Fermentation is always a welcome guest in my kitchen.
Beer, wine, cheese, salami - I love them all. The list of products we owe to microbial action reads like the answer key to a “Things I Want to Put in My Mouth ” category on Jeopardy.
But vegetables? I wasn’t so sure.
Sure, sauerkraut's got its own thing going on, but when I'm talking about fermented vegetables, I'm talking about kimchi - the dish that's driven hundreds of Western mouths to the water pitcher at your neighborhood Korean restaurant.
I didn't really have a reason for my hesitation, as I’ve had kimchi a handful of times before and always with pretty favorable results. I’m a fan of spicy foods and the sharp, fermented tang pairs well with the heat. I’m far from a kimchi enthusiast, but what I’ve tried, I’ve liked. Despite these positive first impressions, there was still something oddly foreign about kimchi in my eyes, that is until I buckled down and finally made a batch of my own.
And, man, was it good.
Good enough to satisfy the cravings of a kimchi purist? Probably not, but it’s definitely good enough to add a flavorful kick to soups, stews and rice entrees, or even stand alone as a side dish.
The first thing you’ll notice about this recipe is the lack of cabbage.
While Napa cabbage is obviously the most famous variation, kimchi can be made with almost any vegetable. The kind we’re making here is Jook Pa Kimchi, a springtime variation that calls for green onions as the central ingredient. Green onions don’t really fit the whole invasive theme, so I used three cornered leek instead. The end result retains much of the garlic-onion punch of the leek, but adds layers of spice, tang and salt with some wonderful results.
A word to the not-so-wise, if you ever find yourself have over-indulged the night before, this kimchi will shake a hangover like no one’s business.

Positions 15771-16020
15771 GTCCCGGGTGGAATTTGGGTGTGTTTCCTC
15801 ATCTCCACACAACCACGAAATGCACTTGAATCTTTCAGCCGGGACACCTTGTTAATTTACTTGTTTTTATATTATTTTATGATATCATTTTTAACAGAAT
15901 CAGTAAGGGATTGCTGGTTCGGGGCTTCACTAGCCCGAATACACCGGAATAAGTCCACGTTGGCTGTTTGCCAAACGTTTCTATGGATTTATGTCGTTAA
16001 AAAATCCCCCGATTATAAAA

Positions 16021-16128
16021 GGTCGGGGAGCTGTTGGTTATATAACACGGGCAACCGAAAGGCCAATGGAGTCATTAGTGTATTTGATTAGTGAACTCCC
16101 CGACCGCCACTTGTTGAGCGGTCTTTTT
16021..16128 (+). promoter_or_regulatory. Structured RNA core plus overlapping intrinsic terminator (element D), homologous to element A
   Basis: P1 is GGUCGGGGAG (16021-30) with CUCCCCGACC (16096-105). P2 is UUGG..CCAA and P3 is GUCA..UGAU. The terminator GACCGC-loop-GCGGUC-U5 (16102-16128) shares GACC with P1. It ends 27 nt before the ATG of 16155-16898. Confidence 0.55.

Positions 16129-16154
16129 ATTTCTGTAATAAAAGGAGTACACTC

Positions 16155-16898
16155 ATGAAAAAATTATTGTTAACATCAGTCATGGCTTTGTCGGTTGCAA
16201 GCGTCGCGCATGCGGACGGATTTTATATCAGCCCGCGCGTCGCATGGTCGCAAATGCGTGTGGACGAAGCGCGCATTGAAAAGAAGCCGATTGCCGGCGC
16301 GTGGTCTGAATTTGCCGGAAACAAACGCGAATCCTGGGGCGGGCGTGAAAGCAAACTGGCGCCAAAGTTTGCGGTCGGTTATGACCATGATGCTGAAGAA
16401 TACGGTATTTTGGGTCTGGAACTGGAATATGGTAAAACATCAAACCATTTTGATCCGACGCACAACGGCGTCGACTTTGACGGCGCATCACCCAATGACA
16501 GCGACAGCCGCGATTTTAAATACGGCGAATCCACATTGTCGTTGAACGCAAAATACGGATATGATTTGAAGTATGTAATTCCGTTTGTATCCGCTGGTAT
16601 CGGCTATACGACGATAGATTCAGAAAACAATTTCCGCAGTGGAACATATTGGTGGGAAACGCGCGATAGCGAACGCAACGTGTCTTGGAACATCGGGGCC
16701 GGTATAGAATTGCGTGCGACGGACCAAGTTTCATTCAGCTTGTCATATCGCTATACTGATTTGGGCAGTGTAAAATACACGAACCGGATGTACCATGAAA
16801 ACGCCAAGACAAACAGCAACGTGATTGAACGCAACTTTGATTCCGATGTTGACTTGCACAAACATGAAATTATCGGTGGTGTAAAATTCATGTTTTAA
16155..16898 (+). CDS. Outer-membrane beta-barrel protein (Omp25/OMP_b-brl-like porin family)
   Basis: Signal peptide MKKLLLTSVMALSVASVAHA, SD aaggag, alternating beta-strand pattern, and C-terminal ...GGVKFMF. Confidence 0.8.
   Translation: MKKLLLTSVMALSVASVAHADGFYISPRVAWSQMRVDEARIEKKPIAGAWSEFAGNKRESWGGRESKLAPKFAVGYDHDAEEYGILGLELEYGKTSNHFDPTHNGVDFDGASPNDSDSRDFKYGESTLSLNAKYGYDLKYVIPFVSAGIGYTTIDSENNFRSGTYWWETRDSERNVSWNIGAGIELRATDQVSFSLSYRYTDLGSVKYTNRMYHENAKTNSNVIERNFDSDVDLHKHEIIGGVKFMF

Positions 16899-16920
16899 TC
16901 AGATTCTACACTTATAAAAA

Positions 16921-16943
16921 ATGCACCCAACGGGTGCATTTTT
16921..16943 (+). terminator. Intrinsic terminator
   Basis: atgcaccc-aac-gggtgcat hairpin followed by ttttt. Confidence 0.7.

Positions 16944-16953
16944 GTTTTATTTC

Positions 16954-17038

With that, let’s get down to it.
Ferment time: 4 days minimum
Prep time: 45 minutes
25-30 three cornered leeks, tops and bottoms trimmed away
¼ cup fish oil, (anchovy not shrimp)
¼ cup cayenne pepper
2 tablespoons ginger, finely chopped
3 tablespoons garlic, finely chopped
2 tablespoons sesame seeds
1 tablespoon sugar
1 tablespoon rice vinegar
2 tablespoons rice flour
1 cup water
As noted above, you’ll want to make sure you’ve trimmed away the tops and bottoms of the leeks, and obviously, rinsed them clean of any dirt or debris they may have picked up in the field. Once trimmed and cleaned, lay the leeks down in a shallow, nonreactive pan. A glass serving dish works well. Take the fish sauce and drizzle over the leeks, trying to evenly coat them as you go. Let sit for 30 minutes total, being sure of toss and rotate the leeks every 10 minutes.
During this time, the fish sauce is going to be working its magic on the leeks, drawing out water and causing them to wilt to the perfect consistency. Fish sauce is also the product of pressed, fermented anchovies, and will be the catalyst in the fermentation process for your kimchi. While the sauce is working its microbial magic, combine the cayenne, ginger, garlic, sesame seeds, sugar and rice vinegar into a food processor or blender. Pulse the ingredients together, slowly adding water until you reach the consistency of a very thick chili paste.
Next, take your rice flour and water and add them both to a small saucepan. Whisk them together over medium heat, until a thick consistency is reached. This is the "glue" that will help your chili paste cling to the vegetables. Let it cool before adding to the chili paste. Stir everything together.
At the end of your 30 minute wilting period, you’ll want to slather your chili paste on top of the leeks. Once all the paste is has been removed from the food processor or blender, you’ll use your hands to evenly coat the leeks with the chili paste. If you think the spice will bother your skin, feel free to wear gloves for this step. If you don’t wear gloves, resist the urge to brush away that eyelash that just so happened to drop in front of your eye as you grabbed your first handful of leeks. Trust me…
Once everything’s coated put some tinfoil over the pan and leave your leeks on the kitchen counter for 24 hours. You’ll be moving your kimchi to the fridge at some point, but this day spent at room temperature is essential to the fermentation process. Move the kimchi to the fridge and let sit another three days minimum. This allows time for the flavors to properly blend, and you could go much longer if you like.
Before serving, I like to take a handful of the leeks, probably about 4 or 5, bend in half and then wrap the top of the shoots around the bunch to make a nice little package.
Enjoy them on their own, with rice or in any dish calling for kimchi to be added. Just be sure to a glass of something cold nearby!